I look forward to every morning sunrise on the Fair Oaks Bridge, and the American River Parkway to discover and celebrate the gifts of the outdoor world.
The American River Parkway is “The Jewel of Sacramento.” Fair Oaks Bluffs are the “Crown Jewels.”
One Sunday morning in September I decide to get up early and watch the wildlife wake up at the Fair Oaks Bridge. I arrive at dawn before the sun rises over the trees.
This morning wake up is now a regular activity, generally spending an hour or more to watch, listen and write. I can easily ride my bicycle to the bridge along the bike path – an activity I usually reserve for later in the morning.
“I don’t know where it is possible to love the planet or not, but I do know that it is possible to love the places we can see, touch, smell and experience.”
David Orr, Earth in Mind
The Fair Oaks Bridge was completed in 1909. It is a “Truss” bridge and an icon for the community of Fair Oaks. Fair Oaks Village is widely known for its chickens, whose wake up calls provide music each morning and continue throughout the day. Chickens are featured throughout blog posts in photos and video.
The bridge connects Fair Oaks Village with the American River Parkway, stretching 37 miles through suburban communities of Sacramento and into the city. The bridge sits alongside the Fair Oaks Bluffs – also displayed in many photographs within blog posts. Fair Oaks Bridge is one of those places for me to see, touch, smell and experience! The community of Fair Oaks is located about 15 miles northeast of the city of Sacramento. Our family home for more than 20 years and Fair Oaks Bridge remains one of my favorite places.
By the time I park the car, daylight has filled the sky and clouds are gone – all except a few random patches and streaks. Have not seen the moon from the bridge for many days. Each morning there is so much cloud cover. There is no moon today.
It is cool and misty outside. I wear a warm, hooded sweatshirt. My car windows are fogged – as they are every morning. I wipe the windows before leaving home and turn on the defroster.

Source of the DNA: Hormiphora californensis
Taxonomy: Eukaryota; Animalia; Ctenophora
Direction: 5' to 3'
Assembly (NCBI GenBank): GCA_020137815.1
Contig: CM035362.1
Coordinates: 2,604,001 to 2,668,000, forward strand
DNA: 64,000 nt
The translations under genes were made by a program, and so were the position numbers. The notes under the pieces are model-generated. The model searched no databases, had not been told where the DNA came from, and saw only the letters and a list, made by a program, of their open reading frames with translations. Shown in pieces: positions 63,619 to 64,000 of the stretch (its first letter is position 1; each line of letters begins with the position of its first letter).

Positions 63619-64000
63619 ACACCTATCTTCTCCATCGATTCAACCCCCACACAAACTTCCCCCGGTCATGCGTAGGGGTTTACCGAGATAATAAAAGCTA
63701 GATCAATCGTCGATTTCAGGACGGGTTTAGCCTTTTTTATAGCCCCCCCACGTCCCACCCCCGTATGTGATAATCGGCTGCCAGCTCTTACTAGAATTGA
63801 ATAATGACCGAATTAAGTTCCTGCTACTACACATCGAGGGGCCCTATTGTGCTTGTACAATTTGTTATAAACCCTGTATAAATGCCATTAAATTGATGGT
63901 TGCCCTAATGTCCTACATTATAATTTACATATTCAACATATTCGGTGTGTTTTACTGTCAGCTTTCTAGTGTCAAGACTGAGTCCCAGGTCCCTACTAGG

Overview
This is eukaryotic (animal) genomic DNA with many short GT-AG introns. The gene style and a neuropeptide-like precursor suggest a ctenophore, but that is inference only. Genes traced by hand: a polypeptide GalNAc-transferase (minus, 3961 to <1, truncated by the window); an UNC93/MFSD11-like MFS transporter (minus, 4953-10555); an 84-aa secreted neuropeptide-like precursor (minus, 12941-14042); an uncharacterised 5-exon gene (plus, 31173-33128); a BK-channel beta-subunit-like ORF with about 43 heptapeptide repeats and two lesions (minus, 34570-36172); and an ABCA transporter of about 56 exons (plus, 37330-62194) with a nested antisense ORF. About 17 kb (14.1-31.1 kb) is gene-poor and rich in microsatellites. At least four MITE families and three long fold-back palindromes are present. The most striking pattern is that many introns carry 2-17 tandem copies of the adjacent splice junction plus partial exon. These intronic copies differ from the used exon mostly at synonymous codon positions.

On my walk to the bridge, I am welcomed by the morning concert from roosters in their usual places – hiding in trees. For the unaware visitor, it appears that trees talk. Without shaking a leaf, the roosters perch on a branch and sing. One lonely and very scrawny chicken emerges from a side street and sings a scratchy song for anyone to hear.Read more
Water is flowing fast and flooding the sandy banks, rocks and other land forms where people usually sit and picnic.
During the summer I can sit on a rock and dangle my feet into shallow water to cool off. More water will come as melted snow rushes down navigates through the Sierra Nevada mountains into the American River.
To my far left, I catch a quick glance at a family of Canada Geese emerging from the rocks and walking into a quiet, shallow area between rocks for a swim. Nine tiny goslings and their parents. My first sighting of babies this year! On my ride back home, I see a skinny little snake about 12” long in the middle of the bike path. I dragged it to the dirt and the back half of its body wriggled and curved. The top half was still. I think it was near death. I let it lay in peace.Read more
Visitors crowd the Fair Oaks Bridge taking professional photographs using the American River as a scenic backdrop. The riverbanks are crowded with people enjoying picnic dinners. All people, no wildlife.
As I arrive at the cement bench that has been sitting on its back all year (and shown in my latest blog). The bench is upright again! Did someone read my post or is this an odd coincidence?
I ride on and sit at the riverbank and picnic area where in the fall I watched 100 seagulls, on the opposite shore to my right, wait for salmon to come by and ducks swim, splash and dive near an island to my left. Now the river is running so high, all the islands are underwater and unseen, the waterfowl have moved somewhere else along the river corridor. This section is far too deep and moving too swiftly to find food.
Six Canada geese fly over and disappear as they fly further west. As I prepare to leave the shoreline and keep riding on, I see a Great Blue Heron appear over the water and continue its flight further west. My first sighting of the year!
Waterfowl are here…where to look remains the big question.
It is barely dawn and cloudy. Will there be a sunrise today? A strong, cool wind blows and street lights still aglow.
Chickens hidden in trees for their night’s rest are calling out this morning in rapid succession. Today, instead of wearing shorts, sandals and a t-shirt, I wear jeans. Two cyclists pass with headlights flashing as the night passes and morning emerges. Three cars pass me on the street. The Hot Yoga studio lot is completely filled and double stack parked. As I approach the bridge, the sky is still cloudy gray.
One lone chicken hides in bushes on Bridge Street and calls out good morning to no one. It continues to call out most of my morning on Fair Oaks Bridge and I wonder who else is listening?
Haven’t checked for spider webs on the bridge for several visits. I find a huge web without its spider.
Four fishermen sit on the east side of Fair Oaks Bridge waiting. Another fisherman backs down the ramp. I see a flock of Canada Geese fly over in complete silence, flapping wildly.